Posted by John Borst on Nov 18, 2018
Ted Mitchell, a Dryden High School Teacher, and a member of the Oxdrift Legion ask Rotarians to  “try to remember or imagine the world of a military person during war”.
Ted has been a member of the Oxdrift Legion for the past seven years. Imagining the horrors of war is what he tries to do each Remembrance Day. Mitchell ’s involvement with the military began in 1997 when he was a student growing up in Kenora. Today he is a captain in the Canadian forces teaching cadets both locally and provincially. He is also on the District Legion executive.
Mitchell’s family history of military involvement goes back to his great Grandfather. Ted recounted how when his great-grandfather’s family immigrated to Canada whose name was Challifoux, because they could not spell, the anglophone who recorded his name changed the spelling to Jellifo.
During World War 1 Ted ’s great-grandfather tried to enlist at age 14.  He was denied but being a determined lad went to another office a year later and was accepted.
He made it to the front lines in France, however, after five months his true age was discovered, and he was sent back to England for the rest of the war. Being in England did not spare Jellifo from injury, however, because during the post-war cleanup period he found an unexploded grenade which detonated.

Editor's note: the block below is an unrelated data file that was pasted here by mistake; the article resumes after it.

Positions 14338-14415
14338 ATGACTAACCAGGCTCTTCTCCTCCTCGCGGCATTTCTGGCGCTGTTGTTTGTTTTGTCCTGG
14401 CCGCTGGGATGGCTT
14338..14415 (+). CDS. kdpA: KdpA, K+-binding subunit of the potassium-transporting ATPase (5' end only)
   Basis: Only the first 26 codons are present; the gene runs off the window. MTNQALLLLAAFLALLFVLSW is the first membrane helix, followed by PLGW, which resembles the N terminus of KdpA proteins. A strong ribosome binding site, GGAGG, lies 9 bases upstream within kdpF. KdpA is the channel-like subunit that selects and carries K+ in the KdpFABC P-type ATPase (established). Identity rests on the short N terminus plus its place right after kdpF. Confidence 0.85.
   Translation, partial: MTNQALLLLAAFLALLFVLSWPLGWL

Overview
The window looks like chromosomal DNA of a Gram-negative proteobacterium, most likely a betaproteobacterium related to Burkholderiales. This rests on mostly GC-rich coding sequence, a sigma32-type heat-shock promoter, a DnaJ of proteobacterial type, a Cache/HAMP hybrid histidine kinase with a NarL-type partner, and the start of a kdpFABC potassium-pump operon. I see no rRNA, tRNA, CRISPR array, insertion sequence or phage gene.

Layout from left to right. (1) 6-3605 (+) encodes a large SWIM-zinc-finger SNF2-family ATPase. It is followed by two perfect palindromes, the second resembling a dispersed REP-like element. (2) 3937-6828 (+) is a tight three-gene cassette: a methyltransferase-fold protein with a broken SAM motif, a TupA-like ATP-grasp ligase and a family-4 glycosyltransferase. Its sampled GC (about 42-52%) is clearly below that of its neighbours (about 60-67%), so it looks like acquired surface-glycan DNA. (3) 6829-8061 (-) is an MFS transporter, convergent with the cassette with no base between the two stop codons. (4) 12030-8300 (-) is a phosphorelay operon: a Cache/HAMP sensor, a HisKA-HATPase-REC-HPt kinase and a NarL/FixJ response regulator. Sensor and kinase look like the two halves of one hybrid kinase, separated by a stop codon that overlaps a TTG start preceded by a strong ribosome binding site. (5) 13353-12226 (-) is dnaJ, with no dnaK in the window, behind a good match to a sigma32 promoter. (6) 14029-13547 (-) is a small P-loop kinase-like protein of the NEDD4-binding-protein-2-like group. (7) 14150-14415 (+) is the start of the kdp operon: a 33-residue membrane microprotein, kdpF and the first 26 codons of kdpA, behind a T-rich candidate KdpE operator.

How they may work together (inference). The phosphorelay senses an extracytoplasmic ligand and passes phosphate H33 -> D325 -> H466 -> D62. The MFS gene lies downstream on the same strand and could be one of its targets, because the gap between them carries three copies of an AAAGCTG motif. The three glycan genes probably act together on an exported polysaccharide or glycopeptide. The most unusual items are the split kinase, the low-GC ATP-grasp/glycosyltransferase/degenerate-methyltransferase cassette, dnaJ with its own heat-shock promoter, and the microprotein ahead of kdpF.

Mitchell also shared the story of how the military sent a message to Jellifo’s parents informing them that their son had been killed, however, it was his brother who had died.
During the telling of the story, Ted shared many family pictures from WW1. Finally, even though his great-grandfather suffered nightmares as a result of his war experiences and sought solace in alcohol, he still tried to enlist in WWII but was denied as medically unfit.
War should not be glorified Ted said as more than 66,000 Canadians died in WWI and 132,000 were wounded. We must respect and remember why they fought by wearing poppies each Remembrance Day. He also encouraged us to ring church bells as they did to signify the armistice signed on November 11th at the 11th hour.
At the conclusion of Ted’s talk, Aurora Grandbois, a young elementary school student sang a musical version of “In Flanders Fields..”